What I’m Reading Wednesday

Basically every day on this blog is a what I’m reading day, but Wednesday is as good a day to do it as any. It is Odin’s day.

What I’m Reading Now

I’ve been in the middle of Independent People by Halldor Laxness for a while. It is a story of an Icelandic farmer around the beginning of the 20th century, but aside from a few mentions, it seems like it could be set any time from the founding of Iceland. It has a severeness and violence to the tone that suits the subject matter and setting. It is a very good read for trying to get in the right mindset to write about Vikings and medieval societies.

I am also reading a story a day or so from Willful Creatures by Aimee Bender. She is a master of the short story. She writes them with odd points of view and about people too strange for a novel. I rarely see the purpose of a short story (often I think they should either be a novel or the author should not have bothered), but with hers, I see the purpose of all of them. My favorite is the harrowing “End of the Line”.

What I Just Finished

The Bloody Chamber by Angela Carter and Religion for Atheists by Alain de Botton, which I intend to write more about on Friday.

What I’m Reading Next

Well, this section will always be full of good intentions, but not much expectation of actually fulfilling them. The entries from last week still apply, and I should also pick up Don Quixote again, which was assigned for a class last semester. We read the first 230 pages for the class, but there is another 600 to go, and it is a masterpiece. A messy, hilarious masterpiece.

I saw The Man of La Mancha at an impressionable age, and whenever I pick up Don Quixote I end up with the songs in my head, as well as many romantic notions about the nobility of Don Quixote’s sort of fictional madness.

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The Bloody Chamber by Angela Carter

I grew up on fairy tales. My father made sure to raise his daughters feminist and read to us from two books of women-centric fairy tales: The Maid of the North and Tatterhood.

Fairy tales are never benign, never safe, no matter how much life has been sucked out of them. Even Disney, though it needs to tack happy endings onto its renditions, removing the knives that stab the little mermaid’s feet, letting her live, still has to give us Ursula, and steal Ariel’s voice.

And how much less safe the early versions were–the wolf calls Red Riding Hood a slut and eats her up, the stepmother feeds her husband his son in a stew, the girl has to cut off her own finger to free her brothers. When there is a happily ever after, it is hard earned.

A movement has risen in the past twenty years to bring back the old, dangerous fairy tales. Collections like Snow White, Blood Red edited by Ellen Datlow and Terri Windling in the early 1990s showcased the talents of fantasy writers who were starting to use fairy tale elements in their stories. (The genre of urban fantasy owes a lot to this movement.)

But before all of them, Angela Carter, in 1979, wrote The Bloody Chamber. In it she retells many fairy tales, some more than once. She keeps coming back to the wolf and the young girl, in the stories of Bluebeard, Little Red Riding Hood, Beauty and the Beast, and various werewolf tales. Sometimes the girl turns the tables, sometimes she escapes, and sometimes she dies.

Carter manages to update the stories while keeping their essential, timeless, fairy-tale-ness. The story “The Bloody Chamber” is her retelling of Bluebeard, and is set in a world with phones and trains, but is still removed from all those things, and feels archetypal. “The Bloody Chamber” dwells on the luxury and wealth of Bluebeard’s home with a fantastical, overwhelming accretion of detail, until the reader, even knowing what we do about the ending of Bluebeard, is seduced by him and his surroundings.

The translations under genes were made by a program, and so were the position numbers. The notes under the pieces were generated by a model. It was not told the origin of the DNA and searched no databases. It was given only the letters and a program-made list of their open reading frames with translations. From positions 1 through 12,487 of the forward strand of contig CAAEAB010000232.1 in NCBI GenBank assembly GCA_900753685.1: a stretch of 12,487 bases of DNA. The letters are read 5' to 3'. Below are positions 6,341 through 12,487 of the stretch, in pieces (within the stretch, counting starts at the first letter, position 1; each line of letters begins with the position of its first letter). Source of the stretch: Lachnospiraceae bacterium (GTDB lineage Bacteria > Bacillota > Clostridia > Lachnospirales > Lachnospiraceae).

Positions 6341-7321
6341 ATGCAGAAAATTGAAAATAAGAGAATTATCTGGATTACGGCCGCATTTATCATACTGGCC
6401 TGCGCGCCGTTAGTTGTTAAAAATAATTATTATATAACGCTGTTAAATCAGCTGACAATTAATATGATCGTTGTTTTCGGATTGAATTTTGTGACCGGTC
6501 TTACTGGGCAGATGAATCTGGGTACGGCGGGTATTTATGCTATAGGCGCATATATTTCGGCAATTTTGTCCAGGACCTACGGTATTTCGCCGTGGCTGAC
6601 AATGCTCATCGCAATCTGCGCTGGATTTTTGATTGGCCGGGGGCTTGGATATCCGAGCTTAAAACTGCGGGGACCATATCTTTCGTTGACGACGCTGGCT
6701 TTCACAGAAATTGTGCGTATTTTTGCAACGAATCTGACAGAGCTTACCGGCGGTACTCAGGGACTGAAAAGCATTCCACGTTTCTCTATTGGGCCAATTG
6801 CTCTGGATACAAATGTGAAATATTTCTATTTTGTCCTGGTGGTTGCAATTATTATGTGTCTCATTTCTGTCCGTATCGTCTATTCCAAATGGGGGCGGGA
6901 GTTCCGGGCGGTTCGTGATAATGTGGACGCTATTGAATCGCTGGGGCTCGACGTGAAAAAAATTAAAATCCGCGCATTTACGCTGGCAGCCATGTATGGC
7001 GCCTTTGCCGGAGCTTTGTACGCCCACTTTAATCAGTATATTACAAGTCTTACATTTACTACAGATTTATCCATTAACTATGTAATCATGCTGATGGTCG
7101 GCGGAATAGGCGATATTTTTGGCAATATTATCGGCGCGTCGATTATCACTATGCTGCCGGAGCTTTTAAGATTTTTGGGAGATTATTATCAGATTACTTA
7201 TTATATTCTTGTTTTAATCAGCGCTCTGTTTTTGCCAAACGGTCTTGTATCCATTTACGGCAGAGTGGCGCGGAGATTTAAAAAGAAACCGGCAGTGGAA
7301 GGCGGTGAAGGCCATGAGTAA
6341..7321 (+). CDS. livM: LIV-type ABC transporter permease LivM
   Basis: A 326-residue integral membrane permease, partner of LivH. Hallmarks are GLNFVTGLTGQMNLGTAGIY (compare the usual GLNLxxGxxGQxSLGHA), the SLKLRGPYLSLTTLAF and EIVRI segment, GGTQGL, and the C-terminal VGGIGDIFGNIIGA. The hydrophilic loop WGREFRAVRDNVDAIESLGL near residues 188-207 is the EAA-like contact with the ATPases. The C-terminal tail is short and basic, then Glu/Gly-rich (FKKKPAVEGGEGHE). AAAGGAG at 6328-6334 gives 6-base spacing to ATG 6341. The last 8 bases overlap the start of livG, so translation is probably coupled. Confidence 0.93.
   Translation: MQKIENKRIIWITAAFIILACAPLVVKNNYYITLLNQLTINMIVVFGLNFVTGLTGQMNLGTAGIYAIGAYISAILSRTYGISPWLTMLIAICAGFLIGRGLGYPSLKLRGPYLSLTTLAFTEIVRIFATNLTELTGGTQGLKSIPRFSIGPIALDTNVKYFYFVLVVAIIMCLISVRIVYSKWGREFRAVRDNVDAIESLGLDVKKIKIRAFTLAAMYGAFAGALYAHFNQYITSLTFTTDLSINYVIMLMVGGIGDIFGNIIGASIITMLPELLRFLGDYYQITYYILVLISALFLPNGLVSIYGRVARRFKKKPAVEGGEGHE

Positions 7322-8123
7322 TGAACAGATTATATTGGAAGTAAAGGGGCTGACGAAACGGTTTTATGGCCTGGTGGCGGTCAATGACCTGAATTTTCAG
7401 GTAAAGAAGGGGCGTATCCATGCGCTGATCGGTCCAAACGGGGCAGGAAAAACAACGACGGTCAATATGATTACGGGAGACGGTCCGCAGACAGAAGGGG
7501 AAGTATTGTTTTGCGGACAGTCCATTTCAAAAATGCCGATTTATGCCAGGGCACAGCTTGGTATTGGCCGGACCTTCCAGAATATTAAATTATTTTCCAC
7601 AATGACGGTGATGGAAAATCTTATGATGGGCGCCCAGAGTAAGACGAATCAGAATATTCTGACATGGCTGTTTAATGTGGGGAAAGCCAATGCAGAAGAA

The well-chosen detail is one of the chief pleasures of all of Carter’s tales. Fairy tales are known for their bare bones, a story stripped down to its essentials, but Carter shows that she can build a story with more flesh around those bones without compromising their nature. Many retellings since The Bloody Chamber owe something to her. When reading her “Beauty and the Beast” I recognized details that ended up in the Disney movie, especially that beautiful rose under glass.

Fairy tales are both dangerous and also rather conventional, in a way. They show danger, and the real consequences of danger, the cruel endings, but they also give us lessons and a pattern to follow. Sometimes a punishment seems to severe, but nothing happens without reason in a fairy tale. Little Red Riding Hood is eaten because she should not have trusted the wolf even a little. In one of Carter’s retellings, the wolf is the grandmother, a werewolf and witch, and Little Red recognizes her for what she is and kills her. Even in turning the story on its head, it still rewards the bold, and punishes the outre, the witch-creature, restoring order to the primitive town where it is set.

Carter brings a more literary feel to these tales than some of her successors in the genre. Sometimes the stories are almost like impressions of the original story rather than retellings, obliquely referring to the fairy tale, or dwelling only in the details and feelings of the tale, without much of the plot. The way she dwells on wolves and beasts is repetitive in a good way, giving a full perspective on what it means to be a wolf, and what it means to live where wolves are a danger. In Carter’s world, the wolf is always near, which is as true today as it was when these fairy tales were first handed down. Fairy tales remind us of that danger that we might like to forget.

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On Quitting

My friend Leta Blake wrote a great post of writing advice here, and I agree with almost all of it, but, of course, I want to talk about what I don’t agree with. Unlike her, I think that quitting is sometimes the right thing to do.

She opens the piece with this David Sedaris quote: “The only real advice you can give anyone is to keep writing.” And that is true, but keep writing what? Her final advice is “Finish your work.” Which is good advice to a point, but we have a limited amount of time and energy in this life, and always finishing a piece of writing is like always staying in a job until you’re fired or always staying in a relationship. It’s not always the best choice.